But doubt is not the opposite of faith . . . . doubt suggests that there is a lack of faith somewhere, but a person can doubt and still have a perfectly sound trust in God. Doubt is rather a state of uncertainty, a spiritual fork in our road.17
But for many Christians who might raise this second objection, there is a more important consideration than the issue of definitions. The question of what Scripture teaches is crucial here and it also supports the view that true believers can experience doubt. In both the Old and New Testaments, believers clearly express wide ranges of questioning, especially on such topics as pain and evil, Gods personal dealing with His people and the issue of evidence for ones belief. On each of these subjects, doubt is clearly expressed by prominent believers.
For example, the story of Job is well known, but I think few realize how this righteous man actually charged God with misconduct on several occasions, and just how pointed some of his criticisms were in actuality.18 Likewise, several psalmists also experienced serious quandaries and even, on occasion, cried out to God not just about certain problems, but actually blamed Him with what they considered to be mistreatment and His breaking of His covenant with Israel.19
While these Old Testament passages certainly evidence some of the facts of doubt enumerated earlier in this chapter, such expressions are not absent from the New Testament, either. In an apparently little known episode, John the Baptist was in prison awaiting what would later be his death (Matt. 11:1-11; Lk. 7:18-30). He sent two of his disciples to Jesus to ask a twofold question. John wished to know if Jesus was the Messiah or if he should be looking for someone else. Such is simply an amazing incident and is very similar to some queries about which we hear in the last half of the Twentieth Century. It is difficult to know exactly what was on John the Baptists mind, but it is very likely that his doubt was prompted by emotional circumstances surrounding his imprisonment.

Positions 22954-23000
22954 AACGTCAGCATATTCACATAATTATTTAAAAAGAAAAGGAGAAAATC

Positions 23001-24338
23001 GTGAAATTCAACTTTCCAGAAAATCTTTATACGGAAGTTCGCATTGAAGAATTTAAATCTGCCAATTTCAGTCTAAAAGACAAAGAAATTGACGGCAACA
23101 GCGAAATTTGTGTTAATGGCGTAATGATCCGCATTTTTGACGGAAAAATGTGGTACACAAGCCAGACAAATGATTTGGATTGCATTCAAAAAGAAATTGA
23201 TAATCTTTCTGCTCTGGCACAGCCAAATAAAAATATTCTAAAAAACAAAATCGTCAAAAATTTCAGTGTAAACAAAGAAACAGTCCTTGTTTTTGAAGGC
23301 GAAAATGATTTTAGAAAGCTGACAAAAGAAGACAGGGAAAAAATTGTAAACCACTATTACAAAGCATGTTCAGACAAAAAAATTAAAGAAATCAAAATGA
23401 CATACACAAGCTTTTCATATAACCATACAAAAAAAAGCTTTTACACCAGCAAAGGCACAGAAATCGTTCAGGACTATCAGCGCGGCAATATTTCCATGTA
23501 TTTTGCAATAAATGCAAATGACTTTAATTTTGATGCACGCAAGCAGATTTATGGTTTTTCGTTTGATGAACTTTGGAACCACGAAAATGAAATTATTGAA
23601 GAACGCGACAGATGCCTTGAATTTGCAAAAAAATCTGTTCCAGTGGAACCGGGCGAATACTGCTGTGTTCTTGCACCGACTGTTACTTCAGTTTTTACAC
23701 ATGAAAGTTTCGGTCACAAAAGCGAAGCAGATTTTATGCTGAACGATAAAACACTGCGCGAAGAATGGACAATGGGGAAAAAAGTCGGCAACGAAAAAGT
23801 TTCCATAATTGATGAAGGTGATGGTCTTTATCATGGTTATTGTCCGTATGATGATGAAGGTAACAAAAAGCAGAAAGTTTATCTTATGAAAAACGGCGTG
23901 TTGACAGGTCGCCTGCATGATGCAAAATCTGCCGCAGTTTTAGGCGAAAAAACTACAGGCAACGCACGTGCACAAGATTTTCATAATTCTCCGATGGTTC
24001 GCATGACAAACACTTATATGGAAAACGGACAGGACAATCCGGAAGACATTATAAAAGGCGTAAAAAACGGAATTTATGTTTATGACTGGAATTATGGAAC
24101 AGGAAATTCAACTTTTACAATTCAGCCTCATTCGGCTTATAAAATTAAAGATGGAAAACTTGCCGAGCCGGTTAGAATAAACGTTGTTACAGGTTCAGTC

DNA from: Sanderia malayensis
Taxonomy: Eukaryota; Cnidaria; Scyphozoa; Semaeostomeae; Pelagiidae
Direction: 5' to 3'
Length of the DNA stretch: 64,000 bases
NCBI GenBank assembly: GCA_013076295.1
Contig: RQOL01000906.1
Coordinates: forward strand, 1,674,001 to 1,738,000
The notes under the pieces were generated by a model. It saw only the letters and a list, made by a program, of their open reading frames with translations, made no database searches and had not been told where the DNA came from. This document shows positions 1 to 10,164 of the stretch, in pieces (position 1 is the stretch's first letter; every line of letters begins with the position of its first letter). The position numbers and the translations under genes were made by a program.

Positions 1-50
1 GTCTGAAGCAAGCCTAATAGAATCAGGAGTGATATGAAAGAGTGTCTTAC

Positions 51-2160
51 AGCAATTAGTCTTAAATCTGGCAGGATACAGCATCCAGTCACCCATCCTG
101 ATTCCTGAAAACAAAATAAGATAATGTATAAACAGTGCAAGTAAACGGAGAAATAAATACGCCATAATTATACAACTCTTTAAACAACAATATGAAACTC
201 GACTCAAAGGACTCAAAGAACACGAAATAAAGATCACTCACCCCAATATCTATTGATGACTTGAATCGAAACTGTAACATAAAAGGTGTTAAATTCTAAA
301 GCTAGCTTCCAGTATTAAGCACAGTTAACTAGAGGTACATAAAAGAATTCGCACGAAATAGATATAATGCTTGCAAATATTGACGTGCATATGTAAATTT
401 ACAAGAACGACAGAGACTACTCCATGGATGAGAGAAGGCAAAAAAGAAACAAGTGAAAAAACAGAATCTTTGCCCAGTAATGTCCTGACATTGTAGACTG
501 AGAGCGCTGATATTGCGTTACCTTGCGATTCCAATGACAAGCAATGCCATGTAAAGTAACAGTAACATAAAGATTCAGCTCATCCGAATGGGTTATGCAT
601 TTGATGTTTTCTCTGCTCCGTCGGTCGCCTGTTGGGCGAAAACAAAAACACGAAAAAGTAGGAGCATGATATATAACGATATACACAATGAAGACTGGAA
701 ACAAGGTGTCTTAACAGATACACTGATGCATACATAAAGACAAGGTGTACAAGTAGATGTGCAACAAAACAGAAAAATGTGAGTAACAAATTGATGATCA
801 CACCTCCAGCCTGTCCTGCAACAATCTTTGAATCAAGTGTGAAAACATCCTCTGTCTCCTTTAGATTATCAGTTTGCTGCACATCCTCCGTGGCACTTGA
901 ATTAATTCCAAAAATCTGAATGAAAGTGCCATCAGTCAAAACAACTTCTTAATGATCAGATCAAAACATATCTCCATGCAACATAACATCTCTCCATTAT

Jesus response is just as remarkable. Instead of rebuking John for his doubt, Jesus told Johns disciples to return and relate to him the miracles which Jesus was performing (Matt. 11:4-5: Lk. 7:21-22). Jesus had basically answered John the Baptists question concerning His messiahship in the affirmative. And after an exhortation not to be offended because of Himself, Jesus called John the greatest man ever born (Matt. 11:6-11; Lk. 7:23-28). So far from chastising John, Jesus both answered his questions with evidence and then complimented him during the time of his doubt! This narrative should convincingly show us that believers sometimes do have times of uncertainty and questioning.
Another New Testament example is the passage which describes the outspoken challenge of doubting Thomas (Jn. 20:24-29), who declared that he would not even believe unless he first saw the resurrected Jesus himself. Although Jesus rebuked Thomas for his failure to believe the eyewitnesses who had seen him after His resurrection, the point here is that Thomas had expressed a rather serious doubt (if not unbelief20). Jesus, once again, provided some evidence but warned Thomas that such special treatment ought not be sought after. For whereas John the Baptist presumably believed after Jesus miracles were reported to him by those who had witnessed them, Thomas refused to believe the same kind of testimony, requiring a personal appearance of Jesus.